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Op-ed: African Union reform - The challenge of ownership by the masses

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By Assane Diagne*

African Union (AU) reform featured prominently in the discussions of the 7th Tana Forum, which was recently held in Bahir Dar, Ethiopia. But can it succeed without the continent’s citizens? “During the Ebola outbreak, African Union missionaries were sent to the affected countries. They wore jackets marked ‘AU’. The populations wondered which NGO it was. This raises the question of ownership of the continental organization”.

 

This story, recounted at the Forum by the Chairperson of the African Union Commission (AUC), Moussa Faki Mahamat, at the 7th Tana Forum on Peace and Security (Bahir Dar, Ethiopia, 21 and 22 April  2018),  is indicative of the population's lack of knowledge about the continental organization and the urgent need to take far-reaching actions to increase ownership.

 

The diagnosis has been posed at the highest level, and the problem clearly identified. Now, what do we do? Preference should be given to a more participatory and more inclusive approach in the development and implementation of these kinds of initiatives.

 

The media and civil society organizations, among other components of the population, should be better involved so as to play a leading role. For example, African civil society has several entry points to exchange and interact with actors within the African Peace and Security Architecture (APSA).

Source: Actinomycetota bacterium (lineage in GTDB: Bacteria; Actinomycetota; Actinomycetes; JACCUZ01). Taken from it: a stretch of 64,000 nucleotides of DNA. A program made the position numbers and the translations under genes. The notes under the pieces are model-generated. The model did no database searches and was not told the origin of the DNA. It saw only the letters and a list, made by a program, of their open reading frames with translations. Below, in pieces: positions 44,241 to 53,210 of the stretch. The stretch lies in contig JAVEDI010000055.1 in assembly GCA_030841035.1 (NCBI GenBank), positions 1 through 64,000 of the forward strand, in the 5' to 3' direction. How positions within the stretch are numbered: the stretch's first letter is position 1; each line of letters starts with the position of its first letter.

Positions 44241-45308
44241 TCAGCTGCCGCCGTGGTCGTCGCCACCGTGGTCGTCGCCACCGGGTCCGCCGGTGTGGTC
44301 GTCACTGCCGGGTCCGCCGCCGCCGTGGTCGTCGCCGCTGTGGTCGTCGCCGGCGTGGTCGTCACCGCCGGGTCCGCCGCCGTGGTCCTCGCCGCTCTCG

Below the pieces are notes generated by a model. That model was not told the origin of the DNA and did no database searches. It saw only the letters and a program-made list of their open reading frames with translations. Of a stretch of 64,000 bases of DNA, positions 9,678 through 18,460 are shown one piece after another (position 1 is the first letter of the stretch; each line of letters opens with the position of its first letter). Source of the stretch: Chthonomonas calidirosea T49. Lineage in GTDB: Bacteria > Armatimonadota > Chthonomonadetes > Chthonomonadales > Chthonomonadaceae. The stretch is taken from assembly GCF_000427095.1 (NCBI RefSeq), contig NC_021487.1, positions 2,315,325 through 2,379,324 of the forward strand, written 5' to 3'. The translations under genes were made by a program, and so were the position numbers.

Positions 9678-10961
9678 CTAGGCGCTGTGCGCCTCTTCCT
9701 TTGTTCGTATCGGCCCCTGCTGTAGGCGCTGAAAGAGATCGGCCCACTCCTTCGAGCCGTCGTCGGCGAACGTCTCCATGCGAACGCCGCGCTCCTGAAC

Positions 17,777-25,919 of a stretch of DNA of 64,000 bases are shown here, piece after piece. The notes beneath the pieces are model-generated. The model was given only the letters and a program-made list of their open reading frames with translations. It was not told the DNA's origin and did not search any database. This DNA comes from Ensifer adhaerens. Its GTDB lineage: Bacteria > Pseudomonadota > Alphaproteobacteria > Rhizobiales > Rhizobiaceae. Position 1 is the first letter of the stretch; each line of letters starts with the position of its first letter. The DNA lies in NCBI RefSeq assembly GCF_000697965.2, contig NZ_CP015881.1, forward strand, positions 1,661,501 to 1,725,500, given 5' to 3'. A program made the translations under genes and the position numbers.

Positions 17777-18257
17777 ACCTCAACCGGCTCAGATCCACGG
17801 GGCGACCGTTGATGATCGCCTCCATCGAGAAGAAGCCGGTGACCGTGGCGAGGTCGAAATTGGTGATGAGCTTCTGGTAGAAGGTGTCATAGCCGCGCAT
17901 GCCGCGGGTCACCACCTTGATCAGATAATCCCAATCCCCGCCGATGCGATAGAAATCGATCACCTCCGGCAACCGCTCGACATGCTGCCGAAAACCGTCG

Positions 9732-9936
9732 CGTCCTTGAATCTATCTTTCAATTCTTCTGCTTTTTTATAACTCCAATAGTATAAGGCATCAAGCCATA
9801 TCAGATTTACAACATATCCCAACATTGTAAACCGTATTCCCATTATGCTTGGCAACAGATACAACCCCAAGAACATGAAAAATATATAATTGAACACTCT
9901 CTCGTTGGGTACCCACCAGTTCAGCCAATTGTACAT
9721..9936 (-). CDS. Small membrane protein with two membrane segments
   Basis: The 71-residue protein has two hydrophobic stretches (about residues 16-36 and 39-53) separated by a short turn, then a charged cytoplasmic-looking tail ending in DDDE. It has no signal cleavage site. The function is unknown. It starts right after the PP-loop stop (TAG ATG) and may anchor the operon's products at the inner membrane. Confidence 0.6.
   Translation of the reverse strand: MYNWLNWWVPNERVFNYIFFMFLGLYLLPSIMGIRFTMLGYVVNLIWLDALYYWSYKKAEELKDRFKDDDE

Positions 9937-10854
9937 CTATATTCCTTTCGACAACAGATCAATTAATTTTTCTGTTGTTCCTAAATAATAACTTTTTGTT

Civil society and early warning system

Liesl Louw-Vaudran, AU specialist at the Institute for Security Studies (ISS), a think tank based in Johannesburg, believes that civil society "can play an important role, especially in early warning”.

 

“The AU has early warning systems, but often [when they are activated], they refer to the local media. Civil society can take part in this early warning and enable organizations to act. It can assist in conducting a more in-depth analysis, and look into the recurrence of problems in the long term,” Louw-Vaudran noted.

 

Beyond the warning role, civil society can also assist in addressing the challenge of applying the 0.2% tax on imports intended to sustain the AU’s finances.

 

How do we go about it? By assuming a leadership role for the required lobbying and advocacy with governments to influence national policies and ensure that AU funding becomes a governmental priority.

 

To date, only 20 of the 55 Member States are complying with this initiative which, in the long term, seeks to relieve the Pan-African organization from its dependence on the resources of foreign partners to finance peace-keeping operations and other activities on the continent.

 

Since its creation in 2002, APSA has become the first continent-wide regional peace and security system, founded with the mandate to look for African solutions to African problems.

 

Involvement of the media

However, these actions cannot yield the expected results without the involvement of the media, which serves as a communication channel, sensitizing and educating the populations in whose name these actions will be undertaken.

 

As acknowledged by the former President of Ghana and new Chairperson of the Tana Forum Board, ownership of peace and security presumes that “African actors are at the forefront. The international community can assist but cannot replace the role of the continent.”

 

The approach should be the same with regard to young people and women who, according to Graça Machel, “must be involved and encouraged to make their voices heard.” 

 

There is thus a need to ensure that citizens take full ownership of these initiatives since they are being carried out in their name. In other words, inclusion requires shifting from an AU of Heads of State to an AU of the people, an AU by the people and an AU with the people.

 

The media and civil society must remain at the core of the reforms and not on the periphery. This is the only way to ensure success and make ownership by the popular masses a reality.

 

*Assane Diagne is an editor for Africa Check based in Dakar, Senegal.

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